with disregard for slave life led to horrible conditions and suffering of slaves.

After the middle passage, slaves were brought to seaports where they would be sold, auctioned or delivered to plantation owners who had previously ordered them. If they were unhealthy upon arrival, they would be held in camps where they were"fattened up"to be sold. By the time slaves were brought to a plantation, they had almost nothing. Almost all slaves were separated from their family and friends. Many slaves, upon arriving and being sold, were not even amongst members of their own tribe. They had no clothes of their own, no possessions, and what little bit of sanity they could maintain. They looked forward only to years of back breaking labor and pain. Workers were forced to work from dawn until late afternoon with only short breaks to eat. Men, women and children were given different tasks to carry out, and each plantation had its own set of rules and schedules. The first tasks of slaves on plantations was to clear areas for fields and planting which proved to be painful labor. Planting involved a lot of digging and toiling under the hot Jamaican sun. Slaves carried baskets of manure on their heads, which weighed up to 80 lb. Cutting and Harvesting was perhaps the most difficult task. 20 tons of sugar cane produced only one ton of sugar, and the cut cane was heavy and awkward to carry. When the harvests were through, the slaves' work was not done. The off time was spent working on plantation maintenance:

... making good the damage to fields, roads and buildings, to care for the plantations' animals. All this was in addition to whatever work they needed to do around their own plots and homes in the little time (and daylight) left to them at the end of the working day or on Sundays. (Walvin 98)

Plantation life, although much better than the conditions of the middle passage, was no less inhumane and terrible. Slave masters and plantation owners regarded their slaves as machines whose purpose was to produce. Slaves that resisted the power of the slave master were immediately punished with severe measures. Runaway slaves were hunted down and if captured, whipped and sometimes killed to show the other slaves how serious they were. Because the majority of early Jamaicans could not read or write, most of the accounts and individual horrors of these people have not been documented. There are however, some details, which display the suffering and cruelty of the slave days. One witness told the House of Commons Inquiry of 1790/1:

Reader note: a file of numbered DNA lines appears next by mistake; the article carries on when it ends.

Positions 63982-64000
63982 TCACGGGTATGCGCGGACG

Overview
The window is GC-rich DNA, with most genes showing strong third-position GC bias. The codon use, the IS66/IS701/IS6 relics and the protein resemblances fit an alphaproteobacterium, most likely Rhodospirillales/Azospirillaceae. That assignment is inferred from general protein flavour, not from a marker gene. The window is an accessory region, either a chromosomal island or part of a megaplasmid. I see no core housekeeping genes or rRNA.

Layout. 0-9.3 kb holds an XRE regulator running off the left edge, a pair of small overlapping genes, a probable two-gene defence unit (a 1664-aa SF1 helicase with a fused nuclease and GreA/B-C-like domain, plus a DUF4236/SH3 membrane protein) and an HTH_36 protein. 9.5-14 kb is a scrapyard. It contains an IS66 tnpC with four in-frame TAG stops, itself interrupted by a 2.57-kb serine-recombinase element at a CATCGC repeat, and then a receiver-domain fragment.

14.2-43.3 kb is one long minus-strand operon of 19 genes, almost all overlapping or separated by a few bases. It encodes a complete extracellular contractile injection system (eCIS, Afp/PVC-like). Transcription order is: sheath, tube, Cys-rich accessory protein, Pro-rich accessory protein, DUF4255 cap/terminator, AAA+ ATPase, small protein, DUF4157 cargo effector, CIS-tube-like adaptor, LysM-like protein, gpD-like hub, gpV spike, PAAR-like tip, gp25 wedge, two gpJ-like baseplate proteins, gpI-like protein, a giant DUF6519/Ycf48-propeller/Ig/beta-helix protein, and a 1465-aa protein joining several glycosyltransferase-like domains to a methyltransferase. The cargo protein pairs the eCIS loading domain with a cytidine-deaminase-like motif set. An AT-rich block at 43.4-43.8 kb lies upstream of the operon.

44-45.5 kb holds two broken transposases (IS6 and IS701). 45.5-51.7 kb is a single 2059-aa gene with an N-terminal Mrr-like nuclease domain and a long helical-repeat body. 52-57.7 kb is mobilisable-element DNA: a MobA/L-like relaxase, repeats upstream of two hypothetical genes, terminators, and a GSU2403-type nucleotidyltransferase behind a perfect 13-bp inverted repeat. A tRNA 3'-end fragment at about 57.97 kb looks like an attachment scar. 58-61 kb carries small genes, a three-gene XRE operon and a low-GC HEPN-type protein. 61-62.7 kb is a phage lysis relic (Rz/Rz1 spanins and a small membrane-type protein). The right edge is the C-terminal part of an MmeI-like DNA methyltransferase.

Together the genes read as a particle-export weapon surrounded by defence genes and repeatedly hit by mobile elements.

One evening one of them [house slaves] had either broken a plate, or split a cup of tea, which raised his [the plantation owner's] passion so much, that he took a hammer and a tenpenny nail, and nailed one of her ears to a bullet-tree post ... We went to bed and left her standing there; in the morning we found she was gone, having torn the head of the nail through her ear. As soon as the Doctor knew, he dispatched a man, who brought her again, and when I came to breakfast ... I found he had given her a very severe whipping. His fury did not stop here; he had taken a pair of large scissors, and clipt both her ears off close to her head, and she was set picking seeds out of cotton, amongst three or four more that had been emaciated by his cruelties till they were fit for nothing else. (Brathwaite 156)

In addition to such cruelties, rape was common on slave plantations. The plantation owners and slave masters looked at women slaves as theirs to have their way with. One specific planter Thomas Thistlewood was notorious in his sexual aggressions towards women slaves."He took his slaves wherever he found them, in the fields, in the various plantation buildings, but most of all in his own house ... In his home he ruled supreme, and any woman working there was likely to find herself pressed into sexual service for her master's pleasure."(Walvin 132) Slaves were not only used for labor, but for the sick pleasures of their owners. Many slaves encountered situations like these in which they were dehumanized and degraded.

Slaves were given small plots of land to set up makeshift huts. These small slave communities on the plantations provided a place where the culture of African people could be shared and developed once again. Slave owners were strict about the social activities of slaves, but they could not stop the social interactions that would occur among the slaves. There was often much activity among the slaves when they were not hard at work. Some of the beliefs, languages, traditions and ideas of these people began to emerge out from under the pain and suffering of being taken for bondage. Among the important aspects of the social life of these communities was music.